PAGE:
Spackled buildings before (left) and after (right) sanding.

I make the roof sections from cardboard, and I glue down Plastruct Spanish tile sheets over it. I've tried several adhesives, and the one I like most for this application is StrongStik by DAP. It goes on like caulk, and I spread a coat of it over the entire surface of the cardboard, before pressing the tile sheet down onto it. I also cut a thin strip of a single row of tiles and glue it to the very top of the roof to cover the joint between the two slopes.

Roofs ready to be glued.

I always test fit the roofs at every stage to make sure the pitch is correct and that they fit. There's usually a little warping when the cardboard is glued and painted, but if the roof fit properly in the first place it is hardly noticeable.




I blended several shades of cream and painted the walls of the buildings. I made the smaller houses a little darker, and the larger ones cleaner and brighter.

Houses drying.

I stained the doors from Warbases using my usual Adirondack alcohol inks. I mixed a lighter color (Caramel) and a darker one (Latte), to make the doors look less uniform. Then I painted the outer frames in a darker brown after the inks had dried (OK, I admit it - I cheated. I did not paint the frames, I colored them in using a brown Sharpie. But it works, and it looks good!). Lastly, I gave them a clear matte spray to seal them.

Doors ready to be applied.
I glued the doors in place, and left them to dry.


For the roofs, I first painted them with a terracotta-colored craft paint. I wanted the roofs of the smaller houses to look older, and dirtier, so I blended some dark brown in with the terracotta. Then I mixed a lighter and darker blend of that and painted individual tiles at random to add visual interest. I followed that with a dark brown wash and a coat of clear matte.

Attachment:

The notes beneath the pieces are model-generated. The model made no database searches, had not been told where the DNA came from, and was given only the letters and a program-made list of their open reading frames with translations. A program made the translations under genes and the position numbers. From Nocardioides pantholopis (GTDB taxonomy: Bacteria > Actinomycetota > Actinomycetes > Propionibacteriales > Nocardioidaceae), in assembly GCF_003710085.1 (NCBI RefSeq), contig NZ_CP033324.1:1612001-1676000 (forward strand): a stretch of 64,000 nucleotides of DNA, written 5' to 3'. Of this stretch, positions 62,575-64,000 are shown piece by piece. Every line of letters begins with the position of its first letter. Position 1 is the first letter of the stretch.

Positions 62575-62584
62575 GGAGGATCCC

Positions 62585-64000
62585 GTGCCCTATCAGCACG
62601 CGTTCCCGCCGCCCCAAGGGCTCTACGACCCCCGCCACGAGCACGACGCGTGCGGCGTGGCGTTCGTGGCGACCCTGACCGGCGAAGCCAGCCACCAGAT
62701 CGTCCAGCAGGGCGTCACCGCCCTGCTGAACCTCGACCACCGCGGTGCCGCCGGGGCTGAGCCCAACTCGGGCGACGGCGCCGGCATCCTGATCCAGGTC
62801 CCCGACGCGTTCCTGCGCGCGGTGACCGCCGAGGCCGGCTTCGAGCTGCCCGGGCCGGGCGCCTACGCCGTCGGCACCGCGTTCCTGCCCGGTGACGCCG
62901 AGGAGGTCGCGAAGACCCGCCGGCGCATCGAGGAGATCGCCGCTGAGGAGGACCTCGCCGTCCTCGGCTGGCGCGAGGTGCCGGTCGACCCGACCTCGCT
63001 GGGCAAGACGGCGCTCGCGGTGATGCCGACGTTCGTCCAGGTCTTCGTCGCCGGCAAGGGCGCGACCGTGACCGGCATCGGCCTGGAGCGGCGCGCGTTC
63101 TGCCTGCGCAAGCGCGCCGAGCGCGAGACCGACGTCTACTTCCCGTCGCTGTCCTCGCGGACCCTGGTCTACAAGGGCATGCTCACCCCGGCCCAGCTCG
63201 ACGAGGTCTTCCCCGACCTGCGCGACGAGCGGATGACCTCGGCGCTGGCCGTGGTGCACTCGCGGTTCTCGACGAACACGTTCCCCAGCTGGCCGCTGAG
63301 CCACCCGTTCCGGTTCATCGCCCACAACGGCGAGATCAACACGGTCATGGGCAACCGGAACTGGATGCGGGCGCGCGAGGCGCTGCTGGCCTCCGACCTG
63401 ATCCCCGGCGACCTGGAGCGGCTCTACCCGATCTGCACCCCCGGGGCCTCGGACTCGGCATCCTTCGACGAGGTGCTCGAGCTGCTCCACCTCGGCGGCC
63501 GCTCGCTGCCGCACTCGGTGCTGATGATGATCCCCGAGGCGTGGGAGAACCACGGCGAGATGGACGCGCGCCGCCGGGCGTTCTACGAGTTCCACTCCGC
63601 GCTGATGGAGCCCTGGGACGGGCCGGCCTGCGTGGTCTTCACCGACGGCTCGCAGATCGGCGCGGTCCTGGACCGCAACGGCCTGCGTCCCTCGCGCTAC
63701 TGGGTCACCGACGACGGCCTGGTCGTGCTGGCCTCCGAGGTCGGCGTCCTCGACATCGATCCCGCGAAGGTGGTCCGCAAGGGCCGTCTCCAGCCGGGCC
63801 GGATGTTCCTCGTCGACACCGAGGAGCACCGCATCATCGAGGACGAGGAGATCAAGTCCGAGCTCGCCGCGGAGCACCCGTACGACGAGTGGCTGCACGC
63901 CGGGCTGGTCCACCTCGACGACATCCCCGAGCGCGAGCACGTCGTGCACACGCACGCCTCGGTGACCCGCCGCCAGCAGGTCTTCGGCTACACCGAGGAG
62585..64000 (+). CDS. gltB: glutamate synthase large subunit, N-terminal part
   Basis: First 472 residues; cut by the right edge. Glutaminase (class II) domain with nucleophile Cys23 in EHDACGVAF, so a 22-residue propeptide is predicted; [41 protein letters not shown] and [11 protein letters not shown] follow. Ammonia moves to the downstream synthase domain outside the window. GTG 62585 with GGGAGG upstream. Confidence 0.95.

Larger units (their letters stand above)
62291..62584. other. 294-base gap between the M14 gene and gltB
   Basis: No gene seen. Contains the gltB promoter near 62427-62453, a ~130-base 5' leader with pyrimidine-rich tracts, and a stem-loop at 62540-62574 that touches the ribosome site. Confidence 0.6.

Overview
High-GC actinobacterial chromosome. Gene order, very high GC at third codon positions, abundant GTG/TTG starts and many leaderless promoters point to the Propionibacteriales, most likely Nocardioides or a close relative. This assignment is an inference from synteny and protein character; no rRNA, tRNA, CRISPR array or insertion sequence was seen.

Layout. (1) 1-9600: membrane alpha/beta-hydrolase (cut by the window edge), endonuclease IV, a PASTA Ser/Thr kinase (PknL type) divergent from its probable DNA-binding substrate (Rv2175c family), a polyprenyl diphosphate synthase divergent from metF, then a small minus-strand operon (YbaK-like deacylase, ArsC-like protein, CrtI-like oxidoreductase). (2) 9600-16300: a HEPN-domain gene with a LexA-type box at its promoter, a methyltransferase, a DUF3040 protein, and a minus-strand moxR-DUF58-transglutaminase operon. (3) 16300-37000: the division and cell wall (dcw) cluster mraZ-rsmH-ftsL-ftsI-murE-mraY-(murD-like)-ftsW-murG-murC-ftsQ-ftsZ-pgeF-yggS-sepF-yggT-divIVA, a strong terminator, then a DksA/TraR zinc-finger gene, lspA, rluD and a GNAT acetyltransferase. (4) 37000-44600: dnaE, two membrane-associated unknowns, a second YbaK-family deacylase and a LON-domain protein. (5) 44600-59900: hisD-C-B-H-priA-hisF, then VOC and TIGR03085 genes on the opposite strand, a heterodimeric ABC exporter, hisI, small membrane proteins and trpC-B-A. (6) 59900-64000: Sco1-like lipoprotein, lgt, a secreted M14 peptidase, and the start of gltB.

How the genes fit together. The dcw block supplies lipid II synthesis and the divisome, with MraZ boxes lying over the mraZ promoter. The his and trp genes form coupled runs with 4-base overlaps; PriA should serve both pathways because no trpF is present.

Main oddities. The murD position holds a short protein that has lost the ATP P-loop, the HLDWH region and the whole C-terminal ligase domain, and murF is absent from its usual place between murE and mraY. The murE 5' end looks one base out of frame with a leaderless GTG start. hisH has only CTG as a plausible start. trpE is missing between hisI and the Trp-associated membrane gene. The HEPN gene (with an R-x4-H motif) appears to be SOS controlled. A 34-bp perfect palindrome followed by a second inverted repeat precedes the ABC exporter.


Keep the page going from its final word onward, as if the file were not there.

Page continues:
Roofs drying.

I had some thick styrene sheet that I wanted to use for the interior floors. In order to be able to remove them easily, I attached a small knob cut from a large round dowel. Nothing to it - I just cut the dowel to size and screwed it in place. If anyone asks, I can say it is a table in the middle of the floor! Then I took my brown Sharpie to it and checked to make sure they fit.

Second story floors.
Second story floors.

Floor in place in the bodega.

Bodega with floor removed.
On the bases I used my usual terrain "goop" mixture - it's a blend of paint, filler and sand. Nothing fancy or special, but it works great and leaves a very nice ground texture which takes a drybrush nicely.

Ingredients for "goop."
After the terrain goop was dried, I drybrushed it - a heavy coat with a dark tan, and a lighter coat with a lighter tan. I added some Army Painter tufts, and the buildings were done!

Here's a gallery of pictures of the officers' quarters:








And here's the bodega:






So what do you think? How do the final versions compare to the original concept sketches? I think they're pretty close, and I am quite pleased with the final product!

The bodega - sketches and model.

The officers' quarters - sketches and model.

That's it for this post - it's been a long one with all the pictures. Up next, the three small dwellings.

'Til next time!